That means you also need to start with your most essential communications and work outward. You probably need to a.) talk to prospective students b.) encourage them to apply c.) apply for scholarships and aid d.) attend orientation and e.) confirm.
A little note here: Just because you're conversion-focused doesn’t mean you're done. You need to continue to sell the value of your institution. Have you developed your message strategy and brand voice? If not, start now. Too many institutions simply stop selling the value of their institution too soon. They aren't sold until they make their first donation as a successful graduate. Keep selling.
5. Keep it short
The average email read time is three seconds. Text messages are even shorter. Even with a postcard or a similar mailing, at best, you’ve got 10 seconds – the distance from the mailbox to the recycling bin. Make sure your message is tight and focused. Remember the old Strunk & White call to “omit needless words.” Your copy should be so tight that it reads out loud like a person talking to another in a conversation.
As a general rule, I like to budget out about 90 words for an email and not much more for a postcard, although it depends on what your content is, how often you email and who it is going to.
If you started with a written plan, this should be so easy that almost any competent writer in your office can do it. Why? Because you’ve already outlined your objectives, your audience and your message.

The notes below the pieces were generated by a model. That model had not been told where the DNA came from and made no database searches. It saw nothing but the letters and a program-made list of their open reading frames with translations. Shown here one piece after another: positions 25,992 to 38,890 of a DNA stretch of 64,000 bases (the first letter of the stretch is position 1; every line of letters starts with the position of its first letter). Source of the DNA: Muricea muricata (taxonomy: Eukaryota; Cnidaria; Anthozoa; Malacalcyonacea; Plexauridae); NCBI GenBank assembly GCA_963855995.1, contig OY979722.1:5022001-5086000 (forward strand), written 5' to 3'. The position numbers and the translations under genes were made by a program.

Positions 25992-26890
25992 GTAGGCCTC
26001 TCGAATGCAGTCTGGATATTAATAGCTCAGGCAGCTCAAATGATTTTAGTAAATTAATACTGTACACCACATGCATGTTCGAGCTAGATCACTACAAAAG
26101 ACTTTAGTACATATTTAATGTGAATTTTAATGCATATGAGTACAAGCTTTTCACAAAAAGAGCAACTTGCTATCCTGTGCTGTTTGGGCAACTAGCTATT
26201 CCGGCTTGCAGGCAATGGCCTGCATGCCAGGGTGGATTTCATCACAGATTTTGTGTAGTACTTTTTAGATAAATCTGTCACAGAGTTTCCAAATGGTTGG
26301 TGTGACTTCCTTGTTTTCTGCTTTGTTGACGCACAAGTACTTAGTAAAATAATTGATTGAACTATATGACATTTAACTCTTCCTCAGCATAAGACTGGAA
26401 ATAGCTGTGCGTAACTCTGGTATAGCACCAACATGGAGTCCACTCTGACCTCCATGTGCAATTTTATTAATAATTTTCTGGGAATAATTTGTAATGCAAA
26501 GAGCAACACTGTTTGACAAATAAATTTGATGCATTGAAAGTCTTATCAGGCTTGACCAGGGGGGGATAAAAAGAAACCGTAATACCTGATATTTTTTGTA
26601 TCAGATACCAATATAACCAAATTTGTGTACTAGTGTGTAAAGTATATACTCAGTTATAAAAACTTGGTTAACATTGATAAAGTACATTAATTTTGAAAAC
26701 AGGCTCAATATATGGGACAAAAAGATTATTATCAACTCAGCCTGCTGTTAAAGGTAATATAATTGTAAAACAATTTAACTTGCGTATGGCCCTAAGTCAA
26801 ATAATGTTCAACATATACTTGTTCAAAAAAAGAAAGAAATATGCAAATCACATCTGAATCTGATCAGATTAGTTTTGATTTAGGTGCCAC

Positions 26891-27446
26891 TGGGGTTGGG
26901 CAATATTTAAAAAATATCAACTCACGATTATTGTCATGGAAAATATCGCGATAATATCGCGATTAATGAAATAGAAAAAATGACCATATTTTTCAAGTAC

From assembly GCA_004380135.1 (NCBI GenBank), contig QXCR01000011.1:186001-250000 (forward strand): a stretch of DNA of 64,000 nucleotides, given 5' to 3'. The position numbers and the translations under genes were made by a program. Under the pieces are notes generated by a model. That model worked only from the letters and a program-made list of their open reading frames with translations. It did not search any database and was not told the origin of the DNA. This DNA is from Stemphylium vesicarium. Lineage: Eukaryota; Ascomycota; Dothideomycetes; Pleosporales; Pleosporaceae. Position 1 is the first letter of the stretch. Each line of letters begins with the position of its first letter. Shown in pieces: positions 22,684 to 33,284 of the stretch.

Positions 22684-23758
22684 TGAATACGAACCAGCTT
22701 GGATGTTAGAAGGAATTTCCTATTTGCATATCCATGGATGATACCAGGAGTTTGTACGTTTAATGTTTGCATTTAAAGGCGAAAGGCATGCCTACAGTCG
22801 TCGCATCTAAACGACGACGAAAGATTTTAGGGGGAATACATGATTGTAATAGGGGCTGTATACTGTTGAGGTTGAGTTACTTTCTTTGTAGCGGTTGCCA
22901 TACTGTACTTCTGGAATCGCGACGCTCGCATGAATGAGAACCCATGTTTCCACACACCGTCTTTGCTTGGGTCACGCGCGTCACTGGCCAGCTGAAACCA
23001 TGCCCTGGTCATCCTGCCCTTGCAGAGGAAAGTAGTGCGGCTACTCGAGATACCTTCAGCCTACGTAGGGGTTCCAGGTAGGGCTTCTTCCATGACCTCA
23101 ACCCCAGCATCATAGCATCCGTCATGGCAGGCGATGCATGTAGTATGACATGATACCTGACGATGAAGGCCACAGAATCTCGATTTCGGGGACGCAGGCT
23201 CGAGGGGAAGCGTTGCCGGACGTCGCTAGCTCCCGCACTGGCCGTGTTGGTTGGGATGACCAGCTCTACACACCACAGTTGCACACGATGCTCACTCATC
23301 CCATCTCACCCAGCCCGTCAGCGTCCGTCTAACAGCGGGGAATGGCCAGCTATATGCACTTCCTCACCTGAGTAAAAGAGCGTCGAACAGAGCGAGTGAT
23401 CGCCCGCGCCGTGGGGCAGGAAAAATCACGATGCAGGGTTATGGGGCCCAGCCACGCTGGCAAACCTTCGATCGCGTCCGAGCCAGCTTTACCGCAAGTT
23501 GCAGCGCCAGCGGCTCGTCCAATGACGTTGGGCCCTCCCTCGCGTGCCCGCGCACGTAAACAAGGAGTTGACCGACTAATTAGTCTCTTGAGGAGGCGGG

6. Measure it
Sometimes, it feels like we end every post this way, but, as Peter Drucker famously said, “What gets measured gets improved.”
Well, we say it because it’s true. Marketing without measuring is like driving with your eyes closed. Good luck to you and call me so I can remember to stay off the road.
Back when you were putting your plan together, hopefully, you gave every piece of communication a measurable job that supports your goals. Set targets and focus on the big numbers – conversions. Don’t get paralyzed by data. Just like your car, some data is for driving (your dashboard) and some is for the mechanic (diagnostics). Don’t try to focus on too many goals – just focus on the ones that move the needle.
Bonus tip: Keep building!
Building and maintaining communications flows should be almost a constant process. Continue to segment your audience more accurately and reach out to them. The more personalized and the more segmented you are, the easier it is to deliver the right message to the right audience at the right time.
Here are a few sample tracks to consider if you don’t have them already:
- First-year and transfer inquiries
- First-year and transfer incomplete applicants and application abandonment
- First-year and transfer admitted
- First-year and transfer orientation sign-up
- First-year and transfer enrolled
- Housing sign-up
- Confirmation deposits
- First-generation students
- Athletes & special talent
And that’s just the beginning. Happy planning!
Darren White is the principal consultant at D. White & Company, a higher education marketing and management firm that helps institutions work effectively. DWCo. offers funnel audits that assess your flow’s efficacy. Want to get started? Schedule an audit today.